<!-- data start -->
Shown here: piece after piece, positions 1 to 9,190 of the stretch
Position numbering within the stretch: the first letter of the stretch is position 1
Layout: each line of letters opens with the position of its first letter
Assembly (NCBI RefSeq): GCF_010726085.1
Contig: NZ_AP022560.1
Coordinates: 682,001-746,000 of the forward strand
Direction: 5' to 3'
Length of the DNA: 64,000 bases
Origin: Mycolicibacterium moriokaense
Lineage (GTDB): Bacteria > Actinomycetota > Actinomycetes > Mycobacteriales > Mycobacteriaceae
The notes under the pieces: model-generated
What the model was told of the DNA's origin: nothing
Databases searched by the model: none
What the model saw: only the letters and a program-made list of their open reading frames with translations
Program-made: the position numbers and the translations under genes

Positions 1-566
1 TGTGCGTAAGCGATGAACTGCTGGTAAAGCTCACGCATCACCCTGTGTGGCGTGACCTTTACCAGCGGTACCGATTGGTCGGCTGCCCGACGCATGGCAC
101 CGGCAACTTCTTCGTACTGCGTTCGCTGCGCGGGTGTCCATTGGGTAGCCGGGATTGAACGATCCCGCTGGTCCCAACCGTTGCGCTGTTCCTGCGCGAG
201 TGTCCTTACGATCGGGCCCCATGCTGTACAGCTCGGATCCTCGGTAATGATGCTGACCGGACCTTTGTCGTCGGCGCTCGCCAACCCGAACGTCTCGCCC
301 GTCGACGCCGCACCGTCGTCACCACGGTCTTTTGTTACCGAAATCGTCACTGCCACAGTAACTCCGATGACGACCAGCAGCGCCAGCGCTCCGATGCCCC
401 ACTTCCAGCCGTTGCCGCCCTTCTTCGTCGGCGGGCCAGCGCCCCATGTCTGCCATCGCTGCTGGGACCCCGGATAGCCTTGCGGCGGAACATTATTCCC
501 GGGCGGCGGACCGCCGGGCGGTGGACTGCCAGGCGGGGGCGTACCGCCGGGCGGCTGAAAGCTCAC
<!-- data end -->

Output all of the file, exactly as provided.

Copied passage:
Shown here: piece after piece, positions 1 to 9,190 of the stretch
Position numbering within the stretch: the first letter of the stretch is position 1
Layout: each line of letters opens with the position of its first letter
Assembly (NCBI RefSeq): GCF_010726085.1
Contig: NZ_AP022560.1
Coordinates: 682,001-746,000 of the forward strand
Direction: 5' to 3'
Length of the DNA: 64,000 bases
Origin: Mycolicibacterium moriokaense
Lineage (GTDB): Bacteria > Actinomycetota > Actinomycetes > Mycobacteriales > Mycobacteriaceae
The notes under the pieces: model-generated
What the model was told of the DNA's origin: nothing
Databases searched by the model: none
What the model saw: only the letters and a program-made list of their open reading frames with translations
Program-made: the position numbers and the translations under genes

Positions 1-566
1 TGTGCGTAAGCGATGAACTGCTGGTAAAGCTCACGCATCACCCTGTGTGGCGTGACCTTTACCAGCGGTACCGATTGGTCGGCTGCCCGACGCATGGCAC
101 CGGCAACTTCTTCGTACTGCGTTCGCTGCGCGGGTGTCCATTGGGTAGCCGGGATTGAACGATCCCGCTGGTCCCAACCGTTGCGCTGTTCCTGCGCGAG
201 TGTCCTTACGATCGGGCCCCATGCTGTACAGCTCGGATCCTCGGTAATGATGCTGACCGGACCTTTGTCGTCGGCGCTCGCCAACCCGAACGTCTCGCCC
301 GTCGACGCCGCACCGTCGTCACCACGGTCTTTTGTTACCGAAATCGTCACTGCCACAGTAACTCCGATGACGACCAGCAGCGCCAGCGCTCCGATGCCCC
401 ACTTCCAGCCGTTGCCGCCCTTCTTCGTCGGCGGGCCAGCGCCCCATGTCTGCCATCGCTGCTGGGACCCCGGATAGCCTTGCGGCGGAACATTATTCCC
501 GGGCGGCGGACCGCCGGGCGGTGGACTGCCAGGCGGGGGCGTACCGCCGGGCGGCTGAAAGCTCAC